Los Angeles was in the news this week for questioning the value of renewing a contract with the company that installed more than 1,000 “red-light” cameras in the city. The final decision, which is likely to make LA the 15th major city to reverse an unmanned camera policy to police red-light violators, is worthy of some investigation.
Investigation which was aired tonight on ABC World News. The story made two significant points: Accidents have actually INCREASED instead of going down. Proponents of the effectiveness of the red-light cameras counter by saying that the type of accident has changed, from the more serious and oftentimes fatal “T-bone” collision to the side of the vehicle, to the less dangerous rear-end collision. The second point that I found particularly interesting is that only about half the offenders pay the fine, the rest walk away with literally no consequences: no action against their license, no insurance repercussions, and no serious attempt by city or state to collect the fine.
I found this second point particularly interesting because of my one and only experience with the red-light camera.
Going south from my home on Interstate 5, there is an almost unique exit into San Juan Capistrano called the Ortega Highway exit. There are four factors of concern when one takes this exit. All are exacerbated by unfamiliarity with the exit. First, exiting, one has about 400 feet to adjust from highway speed (about 65 mph) to ramp exit speed (posted as 45 mph), and less than 200 feet to adjust to street traffic speed (25 mph). Second, one has to read two street signs (normal signs rather than large freeway exit signs) while braking to that street traffic speed. One sign directs one to the San Juan Mission, a very popular choice. The other directs one to downtown SJC and, as it turns out, to the business I was travelling.
Third, if one is attempting to visit a business, which I was, one has to negotiate through four lanes of traffic in less than 200 feet to make the turn. One has to do this while looking 180 degrees away from those street signs to check on oncoming traffic that is travelling at least 25 mph, many going to the Mission and making the choice of moving to the right lane, across which one is travelling.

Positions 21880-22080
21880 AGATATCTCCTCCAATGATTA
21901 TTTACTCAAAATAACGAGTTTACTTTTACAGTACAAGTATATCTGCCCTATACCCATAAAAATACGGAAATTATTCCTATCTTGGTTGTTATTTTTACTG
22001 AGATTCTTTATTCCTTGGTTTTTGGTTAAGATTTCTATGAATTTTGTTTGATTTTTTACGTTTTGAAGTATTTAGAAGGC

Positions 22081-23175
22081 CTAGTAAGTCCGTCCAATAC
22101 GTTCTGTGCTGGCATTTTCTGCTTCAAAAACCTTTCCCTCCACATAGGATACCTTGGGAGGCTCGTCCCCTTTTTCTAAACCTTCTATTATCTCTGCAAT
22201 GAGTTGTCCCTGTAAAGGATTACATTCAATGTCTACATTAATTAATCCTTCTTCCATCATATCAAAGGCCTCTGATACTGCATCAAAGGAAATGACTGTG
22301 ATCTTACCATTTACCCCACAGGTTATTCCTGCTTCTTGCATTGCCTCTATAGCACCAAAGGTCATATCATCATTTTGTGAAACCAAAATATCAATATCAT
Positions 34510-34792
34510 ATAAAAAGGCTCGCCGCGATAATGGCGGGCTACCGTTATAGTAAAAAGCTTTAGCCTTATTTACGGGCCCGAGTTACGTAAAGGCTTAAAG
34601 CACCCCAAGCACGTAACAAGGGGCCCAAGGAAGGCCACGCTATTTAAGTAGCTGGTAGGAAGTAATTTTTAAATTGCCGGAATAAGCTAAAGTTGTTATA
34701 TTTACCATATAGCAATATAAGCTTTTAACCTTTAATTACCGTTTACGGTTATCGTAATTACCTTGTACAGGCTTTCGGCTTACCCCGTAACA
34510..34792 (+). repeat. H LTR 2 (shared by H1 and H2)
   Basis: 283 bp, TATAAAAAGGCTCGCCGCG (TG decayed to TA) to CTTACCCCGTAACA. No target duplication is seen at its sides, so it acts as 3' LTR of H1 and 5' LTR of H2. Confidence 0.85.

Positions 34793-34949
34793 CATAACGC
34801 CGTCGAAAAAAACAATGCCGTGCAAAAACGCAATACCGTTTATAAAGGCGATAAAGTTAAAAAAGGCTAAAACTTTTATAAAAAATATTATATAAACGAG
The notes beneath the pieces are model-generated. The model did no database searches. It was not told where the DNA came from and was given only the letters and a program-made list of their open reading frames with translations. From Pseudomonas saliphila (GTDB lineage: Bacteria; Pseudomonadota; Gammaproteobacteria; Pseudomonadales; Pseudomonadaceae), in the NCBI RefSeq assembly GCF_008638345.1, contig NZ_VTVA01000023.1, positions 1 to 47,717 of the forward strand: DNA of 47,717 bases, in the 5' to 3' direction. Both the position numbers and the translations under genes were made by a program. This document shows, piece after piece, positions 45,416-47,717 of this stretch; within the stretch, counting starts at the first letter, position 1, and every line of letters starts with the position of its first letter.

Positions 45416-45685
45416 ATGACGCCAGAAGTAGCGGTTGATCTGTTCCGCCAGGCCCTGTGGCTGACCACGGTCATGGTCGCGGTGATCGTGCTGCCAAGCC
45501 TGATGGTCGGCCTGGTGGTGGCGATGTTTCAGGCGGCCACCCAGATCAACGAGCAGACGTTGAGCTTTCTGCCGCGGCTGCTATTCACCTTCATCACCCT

Finally, one has to check the status of the caution light (set at 15 seconds, commiserate with adjusting to traffic travelling at 25 mph) which is in the opposite direction to checking the oncoming traffic. The red light camera is on top of the caution light.
When I checked the caution light it was changing to red and I felt it safer to continue at 25 mph rather than quickly stop and risk being rear-ended by the oncoming car behind me. Perhaps a safer choice, but I saw the dreaded flash and the dozens of emails flashed simultaneously in my mind,
“So I asked the court, since the picture was so good, could I use it for my headshot?” “So, I sent them a picture of my check for the fine and they responded with a picture of their handcuffs.” “So I told them the picture wasn’t of me, no matter what the license plate said, and they replied they really could care less.”
I didn’t actually do any of those things. What I did was appear, along with about 30 other people in a mandatory settlement appearance. Twenty-eight of the thirty accepted the court’s suggestion to plead guilty, avoid the fine, and attend traffic school for $250 or so. One other person and I chose to appear in court at a later date and I posted $237 bond for that privilege.
The first part of the court appearance consisted of a presentation by the sheriff with a 6’x8’ white board with locations of all the items listed above and a 10-minute Power Point presentation about calibration, safety statistics, and explanations of the caution light interval and the speed limit reasonableness. Any questions? One. “Were you there when my picture was taken?” Answer, “No.”
My turn. I made all the points listed above and then suggested that if there had been an authority at the scene I would have, at the most, been given a warning ticket, an option unavailable to the camera.
The judge found my argument lacking sufficient reason and found me guilty. The fine was $125 and the remaining $117 of my bond was returned to me in about seven business days.
I never reported this infraction to my insurance company, nor did the sheriff. Consequently I had nothing on my insurance record. Three years (and more) have passed and I have nothing on my driving record. SJC may believe they have fewer accidents, but ABC news may believe otherwise.
Have any of you experience with the red-light cameras?
Next Saturday I think I will share my reflections on an entertainer, recently passed: Glen Campbell. See you then.